California’s lockdown had a chilling effect on the state’s live-music scene. Like everyone else, the pandemic took KC Turner, the man behind KC Turner Presents, by surprise. Turner prides himself on providing intimate experiences for artists and fans, so he had to readjust during the pandemic.
“I make my living promoting concerts, and that came to a screeching halt,” he said. “The moment of doom was March 7, 2020. That was the last live show I put on. The next few weeks were spent trying to wrap our heads around the situation. It was daunting. I spend a large part of every morning answering emails from managers, artists and fans. It just stopped. It’s what I do for a living and, not to be too precious about it, it feeds my soul. I got unemployment and spent time planning for the future, but the lockdown went on and on.
“In the summer of 2020, Megan Slankard, one of my favorite singer/songwriters, told me about someone bringing music to people on their doorstep. That got me thinking about backyard concerts: private events, with 10—maybe 15—people, if you had a big yard. We’d have strict rules; everyone masked and socially distanced. I have battery-operated BOSE speakers, so we wouldn’t need to run a cord into your house. We could do it for a flat fee, and pay artists. I could get off unemployment and bring joy to live-music fans.”
As soon as Turner put the word out, the shows filled up. In September and October 2020, he put on 35 private shows, with local artists including Poor Man’s Whiskey and Tim Bluhm, from Mother Hips. Everyone in the audience split the cost, so shows were affordable. After taking the winter off, shows resumed in spring of 2021, with local and nationally known acts like John Doe, from X, and Glen Phillips, from Toad the Wet Sprocket. “I’ve put on over 170 of these shows, from Morgan Hill and Santa Cruz to Saint Helena and as far east as Davis,” Turner said. “Reuters came and filmed us. We had stories on CNN and in many newspapers. You usually have to beg for press, but they were coming to me, maybe to have a positive headline.”
When Turner moved to California in 2005, he had no goals. “I’d finished college in Missouri,” he said. “I had a friend out here. He offered to rent me a room in his Petaluma house. When I saw San Francisco for the first time, I thought how crazy awesome it would be to actually live here. I packed up my car, my dog, a small PA and my guitar, and moved to the Bay Area.”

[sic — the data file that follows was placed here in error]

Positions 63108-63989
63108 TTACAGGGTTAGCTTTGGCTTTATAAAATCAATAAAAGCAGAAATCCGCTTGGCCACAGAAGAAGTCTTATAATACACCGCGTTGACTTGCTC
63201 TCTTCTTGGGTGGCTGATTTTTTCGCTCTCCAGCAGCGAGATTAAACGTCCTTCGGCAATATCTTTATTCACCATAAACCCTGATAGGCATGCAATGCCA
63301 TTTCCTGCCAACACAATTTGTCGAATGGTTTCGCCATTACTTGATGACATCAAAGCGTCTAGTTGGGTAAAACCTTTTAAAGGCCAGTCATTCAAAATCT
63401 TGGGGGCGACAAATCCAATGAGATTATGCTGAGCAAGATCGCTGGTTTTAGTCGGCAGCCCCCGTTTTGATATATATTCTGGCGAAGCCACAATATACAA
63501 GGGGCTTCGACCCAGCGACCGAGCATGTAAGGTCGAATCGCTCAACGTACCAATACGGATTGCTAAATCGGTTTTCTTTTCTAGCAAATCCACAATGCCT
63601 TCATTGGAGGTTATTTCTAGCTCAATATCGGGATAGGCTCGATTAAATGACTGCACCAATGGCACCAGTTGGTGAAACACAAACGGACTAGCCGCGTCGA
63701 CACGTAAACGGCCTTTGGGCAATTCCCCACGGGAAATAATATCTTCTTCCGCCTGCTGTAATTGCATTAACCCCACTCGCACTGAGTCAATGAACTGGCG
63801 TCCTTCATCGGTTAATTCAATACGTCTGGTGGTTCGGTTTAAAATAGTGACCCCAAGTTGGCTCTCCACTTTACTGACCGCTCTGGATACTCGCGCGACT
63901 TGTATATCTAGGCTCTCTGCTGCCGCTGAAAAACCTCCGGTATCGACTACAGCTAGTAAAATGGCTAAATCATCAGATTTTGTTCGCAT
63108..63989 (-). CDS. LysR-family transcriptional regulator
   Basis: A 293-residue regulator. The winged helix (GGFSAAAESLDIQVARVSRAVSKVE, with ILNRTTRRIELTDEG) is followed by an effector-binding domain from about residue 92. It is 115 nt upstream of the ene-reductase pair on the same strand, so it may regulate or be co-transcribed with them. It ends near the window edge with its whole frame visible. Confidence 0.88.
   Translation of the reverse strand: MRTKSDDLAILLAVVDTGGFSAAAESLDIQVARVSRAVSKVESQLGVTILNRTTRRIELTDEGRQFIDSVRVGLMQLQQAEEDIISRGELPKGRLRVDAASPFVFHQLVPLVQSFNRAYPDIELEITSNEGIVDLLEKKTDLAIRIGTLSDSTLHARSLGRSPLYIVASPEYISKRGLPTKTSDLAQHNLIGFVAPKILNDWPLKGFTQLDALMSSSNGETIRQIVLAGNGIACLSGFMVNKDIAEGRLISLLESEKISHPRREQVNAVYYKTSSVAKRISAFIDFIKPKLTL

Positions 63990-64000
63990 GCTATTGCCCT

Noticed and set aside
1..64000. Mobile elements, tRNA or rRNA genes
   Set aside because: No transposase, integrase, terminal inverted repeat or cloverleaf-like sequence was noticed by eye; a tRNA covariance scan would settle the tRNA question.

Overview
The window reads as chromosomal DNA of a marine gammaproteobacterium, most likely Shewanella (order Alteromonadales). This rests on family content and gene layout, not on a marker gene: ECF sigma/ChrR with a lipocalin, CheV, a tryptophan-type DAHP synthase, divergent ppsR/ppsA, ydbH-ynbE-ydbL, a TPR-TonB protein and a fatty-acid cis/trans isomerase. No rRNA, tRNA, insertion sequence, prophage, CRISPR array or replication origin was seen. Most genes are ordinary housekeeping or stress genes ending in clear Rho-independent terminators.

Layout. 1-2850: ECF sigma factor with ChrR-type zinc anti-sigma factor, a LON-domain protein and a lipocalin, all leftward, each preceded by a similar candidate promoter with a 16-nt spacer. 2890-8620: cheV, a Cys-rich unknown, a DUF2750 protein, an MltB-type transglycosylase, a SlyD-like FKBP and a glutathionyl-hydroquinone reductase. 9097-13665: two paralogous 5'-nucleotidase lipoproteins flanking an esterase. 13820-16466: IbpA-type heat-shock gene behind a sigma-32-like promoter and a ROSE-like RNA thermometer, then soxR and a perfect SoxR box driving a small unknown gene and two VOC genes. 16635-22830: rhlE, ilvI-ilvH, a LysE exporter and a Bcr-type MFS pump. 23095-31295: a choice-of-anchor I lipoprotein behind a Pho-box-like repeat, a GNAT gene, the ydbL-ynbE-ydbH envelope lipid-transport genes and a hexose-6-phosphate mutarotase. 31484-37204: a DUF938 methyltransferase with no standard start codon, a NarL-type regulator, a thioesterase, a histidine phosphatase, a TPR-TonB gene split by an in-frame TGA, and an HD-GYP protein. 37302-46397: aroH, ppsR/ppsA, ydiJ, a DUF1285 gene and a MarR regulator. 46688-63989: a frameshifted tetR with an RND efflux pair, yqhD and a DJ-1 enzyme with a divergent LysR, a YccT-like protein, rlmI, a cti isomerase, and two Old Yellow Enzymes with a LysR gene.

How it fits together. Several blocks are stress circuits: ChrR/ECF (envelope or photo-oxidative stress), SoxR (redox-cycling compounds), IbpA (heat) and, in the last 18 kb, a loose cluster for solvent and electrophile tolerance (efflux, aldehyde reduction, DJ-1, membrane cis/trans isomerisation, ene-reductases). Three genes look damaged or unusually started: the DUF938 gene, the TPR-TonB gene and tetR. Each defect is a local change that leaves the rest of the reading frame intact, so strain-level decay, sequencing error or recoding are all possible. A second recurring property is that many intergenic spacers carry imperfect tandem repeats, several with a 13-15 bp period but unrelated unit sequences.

Turner soon befriended the owner of Finnegan’s Marin, in Novato. Since he was a songwriter, he asked if the bar was interested in having a weekly open mic night. “I had a little PA, and when he asked me how much I wanted to get paid, I told him 50 bucks. That was in November of 2006, and I hosted it every Monday until June of 2012. I used Craig’s List and MySpace to promote it. That was the start of my 10,000 hours behind the live-music scene and as a show producer/promoter.”
While Turner ran the open mic, he also hosted house concerts in his apartment. “I’d invite songwriters in and ask people to donate 10 bucks or whatever they could afford,” he said. “Soon, people came up to me saying, ‘Why don’t you host at my house, it’s bigger.’ I was still working a day job. I went down to SXSW, in Austin, in spring of 2010. People were saying, ‘You’re the guy hosting the house concerts in San Francisco.’ The iron felt hot. I quit my day job, and became a full-time concert promoter. I was soon managing artists, running house concerts, open mics at several venues, and booking shows. I was so nervous about my first show at Cafe Du Nord, I went down to Colma and visited Bill Graham’s grave. I asked him to help me sell tickets. We sold out.”
Turner is also a singer and songwriter. Before his career as a promoter, he toured the country from the East Bay to Chicago. In 2021, he produced an album, I Wanna Be Your Guy. He sold it at live dates and it’s available on his Bandcamp page, but for now, songwriting has a back seat to his job at KC Turner Presents.
“I’d like to make time for songwriting, but I have a more-than-full-time job,” Turner says. “As much as I like writing and performing, I like creating a space for people that have dedicated their lives to music. There’s a talent to putting them on the right stage, in the right venue, so they can deliver their art to the ears of the people who need to hear it. It takes a lot to micro-manage the details, hoping people will say, ‘That’s the best show I’ve ever seen.’ There are many factors that lead up to that experience. It’s my job to make sure it all lines up. I want to create memories people will cherish for the rest of their lives.”